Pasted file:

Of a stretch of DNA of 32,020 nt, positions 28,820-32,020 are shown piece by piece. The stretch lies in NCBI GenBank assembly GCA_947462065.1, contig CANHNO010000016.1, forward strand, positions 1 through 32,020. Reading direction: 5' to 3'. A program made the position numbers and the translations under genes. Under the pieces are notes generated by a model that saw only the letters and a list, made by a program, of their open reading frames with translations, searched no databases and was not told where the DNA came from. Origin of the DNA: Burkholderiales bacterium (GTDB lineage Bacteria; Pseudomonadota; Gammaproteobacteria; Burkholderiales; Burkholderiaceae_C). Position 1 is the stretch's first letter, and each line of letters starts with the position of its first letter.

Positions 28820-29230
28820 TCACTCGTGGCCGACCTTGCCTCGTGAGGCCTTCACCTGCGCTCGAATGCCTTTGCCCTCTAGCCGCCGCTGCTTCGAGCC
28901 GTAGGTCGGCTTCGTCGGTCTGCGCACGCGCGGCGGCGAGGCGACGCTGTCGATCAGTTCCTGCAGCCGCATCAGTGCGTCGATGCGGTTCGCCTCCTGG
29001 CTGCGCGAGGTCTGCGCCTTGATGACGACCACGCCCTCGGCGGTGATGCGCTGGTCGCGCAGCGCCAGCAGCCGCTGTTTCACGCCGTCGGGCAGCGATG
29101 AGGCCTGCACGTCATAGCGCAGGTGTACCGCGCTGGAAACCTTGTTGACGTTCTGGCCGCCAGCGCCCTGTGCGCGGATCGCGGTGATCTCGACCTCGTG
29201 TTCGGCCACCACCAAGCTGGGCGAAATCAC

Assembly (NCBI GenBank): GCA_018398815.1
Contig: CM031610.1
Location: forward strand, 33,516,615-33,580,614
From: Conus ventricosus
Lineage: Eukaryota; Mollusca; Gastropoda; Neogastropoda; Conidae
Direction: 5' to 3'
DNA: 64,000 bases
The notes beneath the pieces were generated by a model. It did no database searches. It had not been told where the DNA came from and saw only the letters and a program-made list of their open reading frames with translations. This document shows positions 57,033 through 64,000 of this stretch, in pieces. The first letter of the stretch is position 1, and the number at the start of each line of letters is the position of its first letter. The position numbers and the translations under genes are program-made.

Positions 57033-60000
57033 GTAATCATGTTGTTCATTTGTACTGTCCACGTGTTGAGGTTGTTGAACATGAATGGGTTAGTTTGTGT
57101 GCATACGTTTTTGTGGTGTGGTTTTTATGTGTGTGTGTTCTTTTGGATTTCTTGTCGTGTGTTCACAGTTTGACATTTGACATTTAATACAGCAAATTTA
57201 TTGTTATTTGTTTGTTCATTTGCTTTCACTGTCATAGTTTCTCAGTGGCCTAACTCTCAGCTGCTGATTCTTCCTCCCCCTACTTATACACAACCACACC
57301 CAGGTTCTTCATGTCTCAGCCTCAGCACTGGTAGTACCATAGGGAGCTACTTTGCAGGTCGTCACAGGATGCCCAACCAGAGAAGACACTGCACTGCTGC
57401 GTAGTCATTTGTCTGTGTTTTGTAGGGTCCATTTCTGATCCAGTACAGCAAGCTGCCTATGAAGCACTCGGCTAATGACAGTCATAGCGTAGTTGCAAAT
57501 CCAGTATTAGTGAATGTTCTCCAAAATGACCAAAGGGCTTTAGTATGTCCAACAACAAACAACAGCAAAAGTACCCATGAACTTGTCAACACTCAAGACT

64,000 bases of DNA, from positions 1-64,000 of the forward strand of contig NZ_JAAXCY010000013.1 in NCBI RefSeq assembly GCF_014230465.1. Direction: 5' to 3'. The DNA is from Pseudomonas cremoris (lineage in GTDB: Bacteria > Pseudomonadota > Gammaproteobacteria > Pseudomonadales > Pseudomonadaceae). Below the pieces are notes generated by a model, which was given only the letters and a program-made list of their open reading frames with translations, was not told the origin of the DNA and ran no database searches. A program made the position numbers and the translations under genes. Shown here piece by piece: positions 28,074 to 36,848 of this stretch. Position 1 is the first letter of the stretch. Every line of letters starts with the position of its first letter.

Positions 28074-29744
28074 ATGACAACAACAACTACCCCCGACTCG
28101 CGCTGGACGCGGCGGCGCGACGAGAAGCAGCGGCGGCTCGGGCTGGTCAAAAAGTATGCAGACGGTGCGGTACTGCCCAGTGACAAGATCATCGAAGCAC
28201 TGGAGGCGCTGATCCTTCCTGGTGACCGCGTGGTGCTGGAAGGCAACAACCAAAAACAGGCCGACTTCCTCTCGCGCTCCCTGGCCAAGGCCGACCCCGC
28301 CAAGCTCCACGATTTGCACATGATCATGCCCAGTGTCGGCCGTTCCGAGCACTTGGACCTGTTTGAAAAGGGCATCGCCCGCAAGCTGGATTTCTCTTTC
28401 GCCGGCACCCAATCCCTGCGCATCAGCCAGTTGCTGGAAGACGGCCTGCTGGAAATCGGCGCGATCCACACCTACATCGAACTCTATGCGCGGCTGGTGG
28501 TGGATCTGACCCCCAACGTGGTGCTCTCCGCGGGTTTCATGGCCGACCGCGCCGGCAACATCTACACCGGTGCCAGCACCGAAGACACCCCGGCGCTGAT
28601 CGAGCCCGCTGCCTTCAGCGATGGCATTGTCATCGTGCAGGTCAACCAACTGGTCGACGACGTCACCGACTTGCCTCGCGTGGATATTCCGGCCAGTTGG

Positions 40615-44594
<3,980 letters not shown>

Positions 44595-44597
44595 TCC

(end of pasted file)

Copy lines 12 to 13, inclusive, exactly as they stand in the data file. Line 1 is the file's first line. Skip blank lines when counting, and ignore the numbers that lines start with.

Lineage: Eukaryota; Mollusca; Gastropoda; Neogastropoda; Conidae
Direction: 5' to 3'